BENGALURU: Four days ago, Surekha Deepak was forced to give birth on the road outside Aurad Taluk hospital in Bidar district. What happened in the northern tip of the state can happen in the state capital with only one Auxiliary Nurse Midwife (ANM) available to track the maternal health of 30,000 population. The ideal ratio is 1:10,000.
About 155 ANM posts are vacant in Bengaluru. According to Union Health Ministry’s guidelines, ANMs should register every pregnancy within 12 weeks and track the pregnant women by name for provision of quality antenatal care, skilled birth attendance and postnatal services. They should ensure four antenatal (ANC) visits, give them two doses of tetanus and iron folic acid supplements. They should also test the blood for haemoglobin, urine for sugar, blood pressure, check protein and weight at every visit.
Every pregnant woman in the state is entitled to these services free of cost. According to National Family Health Survey-4, an average out-of-pocket expenditure in Bengaluru per delivery in a public health facility is `7,995.
Surekha had no reports of ANC or immunisation with her, which are crucial. In 2015-16, only 1.21 lakh women in the city were registered within the first trimester for ANC, of 2.45 lakh total registered pregnant women. Only 1.56 lakh women were given first dose of TT injection and 1.55 lakh given second TT dose.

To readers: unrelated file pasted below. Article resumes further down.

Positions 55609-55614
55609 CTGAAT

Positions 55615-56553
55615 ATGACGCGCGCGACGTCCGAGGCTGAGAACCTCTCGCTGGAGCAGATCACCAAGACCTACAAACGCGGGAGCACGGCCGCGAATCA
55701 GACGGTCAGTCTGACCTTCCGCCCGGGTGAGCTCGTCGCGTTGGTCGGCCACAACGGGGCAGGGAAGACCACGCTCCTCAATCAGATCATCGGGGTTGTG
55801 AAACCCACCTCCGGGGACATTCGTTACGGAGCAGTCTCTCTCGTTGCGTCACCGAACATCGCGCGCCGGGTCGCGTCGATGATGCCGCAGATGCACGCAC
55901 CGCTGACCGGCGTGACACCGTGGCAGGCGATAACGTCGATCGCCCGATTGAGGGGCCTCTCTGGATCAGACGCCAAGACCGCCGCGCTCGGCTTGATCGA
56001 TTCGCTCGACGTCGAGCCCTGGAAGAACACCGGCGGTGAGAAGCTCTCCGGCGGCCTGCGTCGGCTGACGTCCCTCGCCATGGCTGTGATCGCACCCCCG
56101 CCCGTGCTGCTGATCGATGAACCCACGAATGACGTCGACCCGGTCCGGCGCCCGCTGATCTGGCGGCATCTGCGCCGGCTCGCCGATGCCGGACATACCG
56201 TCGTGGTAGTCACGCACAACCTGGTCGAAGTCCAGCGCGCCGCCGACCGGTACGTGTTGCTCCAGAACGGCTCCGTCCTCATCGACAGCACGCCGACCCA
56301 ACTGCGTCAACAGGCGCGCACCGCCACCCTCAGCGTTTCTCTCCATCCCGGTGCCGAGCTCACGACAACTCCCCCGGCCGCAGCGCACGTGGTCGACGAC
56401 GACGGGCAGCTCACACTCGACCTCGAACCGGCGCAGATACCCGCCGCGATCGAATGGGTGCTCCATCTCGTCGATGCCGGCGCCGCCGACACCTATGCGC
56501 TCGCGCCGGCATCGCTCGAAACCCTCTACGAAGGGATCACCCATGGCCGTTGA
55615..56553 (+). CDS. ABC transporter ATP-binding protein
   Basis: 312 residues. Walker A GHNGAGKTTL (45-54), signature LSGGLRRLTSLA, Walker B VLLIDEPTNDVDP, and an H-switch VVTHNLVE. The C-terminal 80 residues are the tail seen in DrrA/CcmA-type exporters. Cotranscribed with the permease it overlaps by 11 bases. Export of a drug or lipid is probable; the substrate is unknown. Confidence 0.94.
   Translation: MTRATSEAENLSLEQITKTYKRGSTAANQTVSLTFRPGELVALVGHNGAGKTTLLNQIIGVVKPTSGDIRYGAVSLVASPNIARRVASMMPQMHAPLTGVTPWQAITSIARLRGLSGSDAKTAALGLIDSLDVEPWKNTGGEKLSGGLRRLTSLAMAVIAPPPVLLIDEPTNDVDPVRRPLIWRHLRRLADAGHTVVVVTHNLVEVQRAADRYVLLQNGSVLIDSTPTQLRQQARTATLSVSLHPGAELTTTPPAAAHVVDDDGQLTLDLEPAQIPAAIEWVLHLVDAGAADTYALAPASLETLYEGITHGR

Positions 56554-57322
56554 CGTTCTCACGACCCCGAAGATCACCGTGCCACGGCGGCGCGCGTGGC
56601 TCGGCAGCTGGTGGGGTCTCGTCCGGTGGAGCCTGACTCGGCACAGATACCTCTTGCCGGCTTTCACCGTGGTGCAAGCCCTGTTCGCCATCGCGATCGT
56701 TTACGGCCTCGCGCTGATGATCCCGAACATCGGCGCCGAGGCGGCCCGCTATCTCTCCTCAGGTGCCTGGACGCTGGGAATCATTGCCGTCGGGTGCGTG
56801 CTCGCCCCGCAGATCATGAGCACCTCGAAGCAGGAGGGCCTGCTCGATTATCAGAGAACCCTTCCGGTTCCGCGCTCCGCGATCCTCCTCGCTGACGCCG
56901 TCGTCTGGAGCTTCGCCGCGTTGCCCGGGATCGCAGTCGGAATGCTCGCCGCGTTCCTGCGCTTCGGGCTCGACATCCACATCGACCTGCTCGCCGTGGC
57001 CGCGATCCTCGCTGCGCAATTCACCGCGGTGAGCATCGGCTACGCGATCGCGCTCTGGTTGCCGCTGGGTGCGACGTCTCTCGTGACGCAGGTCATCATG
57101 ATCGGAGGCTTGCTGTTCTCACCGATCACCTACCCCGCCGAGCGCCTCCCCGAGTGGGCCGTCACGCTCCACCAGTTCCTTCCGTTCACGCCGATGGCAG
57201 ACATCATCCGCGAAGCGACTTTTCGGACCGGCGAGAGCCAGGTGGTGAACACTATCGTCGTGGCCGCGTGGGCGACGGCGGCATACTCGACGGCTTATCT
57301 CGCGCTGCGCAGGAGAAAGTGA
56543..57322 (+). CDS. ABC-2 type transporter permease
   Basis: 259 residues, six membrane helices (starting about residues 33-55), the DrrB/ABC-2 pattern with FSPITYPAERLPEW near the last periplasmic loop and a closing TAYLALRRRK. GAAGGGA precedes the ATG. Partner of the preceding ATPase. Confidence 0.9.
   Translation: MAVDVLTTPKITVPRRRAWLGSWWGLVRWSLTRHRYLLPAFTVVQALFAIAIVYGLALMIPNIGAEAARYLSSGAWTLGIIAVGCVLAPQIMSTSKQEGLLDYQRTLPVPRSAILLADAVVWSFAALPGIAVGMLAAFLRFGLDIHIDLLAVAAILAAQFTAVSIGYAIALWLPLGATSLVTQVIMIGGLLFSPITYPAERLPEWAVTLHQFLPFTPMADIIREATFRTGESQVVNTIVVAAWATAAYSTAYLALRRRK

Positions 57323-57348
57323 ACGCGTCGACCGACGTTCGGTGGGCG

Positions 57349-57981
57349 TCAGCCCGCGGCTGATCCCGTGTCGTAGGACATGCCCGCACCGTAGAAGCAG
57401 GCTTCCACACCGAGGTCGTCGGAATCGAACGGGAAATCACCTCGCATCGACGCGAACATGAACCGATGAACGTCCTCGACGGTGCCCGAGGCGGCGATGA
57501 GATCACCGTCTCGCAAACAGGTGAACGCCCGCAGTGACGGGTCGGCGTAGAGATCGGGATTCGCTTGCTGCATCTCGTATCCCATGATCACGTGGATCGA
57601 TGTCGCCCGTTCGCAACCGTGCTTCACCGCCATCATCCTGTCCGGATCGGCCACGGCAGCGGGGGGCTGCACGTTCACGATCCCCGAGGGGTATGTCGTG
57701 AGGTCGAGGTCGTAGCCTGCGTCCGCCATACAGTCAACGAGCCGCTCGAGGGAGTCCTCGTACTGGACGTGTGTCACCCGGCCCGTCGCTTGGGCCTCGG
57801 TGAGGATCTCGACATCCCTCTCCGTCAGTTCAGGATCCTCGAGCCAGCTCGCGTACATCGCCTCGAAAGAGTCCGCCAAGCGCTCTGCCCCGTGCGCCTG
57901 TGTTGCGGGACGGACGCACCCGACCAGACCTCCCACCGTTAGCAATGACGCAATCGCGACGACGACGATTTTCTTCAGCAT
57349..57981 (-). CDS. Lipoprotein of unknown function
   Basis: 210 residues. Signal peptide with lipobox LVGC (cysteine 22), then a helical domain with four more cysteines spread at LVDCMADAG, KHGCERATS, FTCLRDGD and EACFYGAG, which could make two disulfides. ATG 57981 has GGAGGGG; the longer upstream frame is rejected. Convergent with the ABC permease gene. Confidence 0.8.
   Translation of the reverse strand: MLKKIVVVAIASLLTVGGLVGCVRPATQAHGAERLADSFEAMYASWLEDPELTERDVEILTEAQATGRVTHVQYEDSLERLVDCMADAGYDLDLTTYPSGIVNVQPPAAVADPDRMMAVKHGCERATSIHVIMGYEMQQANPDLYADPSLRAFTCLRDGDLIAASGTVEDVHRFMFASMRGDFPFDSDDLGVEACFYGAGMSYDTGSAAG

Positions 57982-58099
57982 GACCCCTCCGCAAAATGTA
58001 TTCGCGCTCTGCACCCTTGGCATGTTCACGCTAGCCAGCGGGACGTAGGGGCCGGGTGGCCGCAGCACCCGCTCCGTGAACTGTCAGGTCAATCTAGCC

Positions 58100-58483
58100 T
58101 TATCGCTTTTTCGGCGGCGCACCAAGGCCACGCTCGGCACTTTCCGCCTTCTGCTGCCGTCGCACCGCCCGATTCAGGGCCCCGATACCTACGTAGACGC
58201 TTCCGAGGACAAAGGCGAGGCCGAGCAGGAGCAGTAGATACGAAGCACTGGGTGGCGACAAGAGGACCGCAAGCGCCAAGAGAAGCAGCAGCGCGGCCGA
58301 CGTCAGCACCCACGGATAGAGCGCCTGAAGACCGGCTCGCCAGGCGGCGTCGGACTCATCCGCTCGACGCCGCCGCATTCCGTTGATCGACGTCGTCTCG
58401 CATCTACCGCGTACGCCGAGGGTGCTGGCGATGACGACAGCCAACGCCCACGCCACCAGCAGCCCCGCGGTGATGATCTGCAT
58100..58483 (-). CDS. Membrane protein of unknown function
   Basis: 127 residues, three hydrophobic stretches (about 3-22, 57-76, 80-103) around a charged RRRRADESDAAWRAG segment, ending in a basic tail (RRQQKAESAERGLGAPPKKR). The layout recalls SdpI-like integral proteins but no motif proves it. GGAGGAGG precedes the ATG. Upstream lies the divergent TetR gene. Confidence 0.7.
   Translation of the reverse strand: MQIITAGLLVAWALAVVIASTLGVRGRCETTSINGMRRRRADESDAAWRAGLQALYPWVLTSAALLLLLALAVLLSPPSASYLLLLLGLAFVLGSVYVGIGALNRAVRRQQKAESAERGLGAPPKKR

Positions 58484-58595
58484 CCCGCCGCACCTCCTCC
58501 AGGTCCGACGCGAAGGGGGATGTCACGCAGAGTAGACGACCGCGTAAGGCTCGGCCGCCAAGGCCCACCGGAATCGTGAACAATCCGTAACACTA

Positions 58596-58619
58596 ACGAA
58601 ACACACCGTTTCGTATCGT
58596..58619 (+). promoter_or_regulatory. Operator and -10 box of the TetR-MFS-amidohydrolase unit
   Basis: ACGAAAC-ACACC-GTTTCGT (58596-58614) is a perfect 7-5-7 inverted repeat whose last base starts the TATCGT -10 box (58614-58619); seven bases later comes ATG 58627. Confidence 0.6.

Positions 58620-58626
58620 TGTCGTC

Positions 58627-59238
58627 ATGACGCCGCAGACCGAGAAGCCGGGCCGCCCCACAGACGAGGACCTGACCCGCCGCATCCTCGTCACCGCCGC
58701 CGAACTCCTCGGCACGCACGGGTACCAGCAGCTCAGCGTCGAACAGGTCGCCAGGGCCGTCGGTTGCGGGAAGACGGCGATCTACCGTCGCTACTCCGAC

About 1.6 lakh pregnant women were diagnosed anaemic (haemoglobin less than 11) in 2015-16. These are among the tested cases.
Dr Savitha, Reproductive And Child Health Officer, BBMP, who is in charge of PHCs in 135 wards said, “We just have one ANM per 30,000 population. Each PHC should cater to no more than 50,000. We cater to 80,000. The number of pregnant women registered in the first trimester will be low. And so will those who have been given TT and iron tablets. An ANM is paid `9,000, which is dismally low for the amount of tracking that she is required to do,” she added.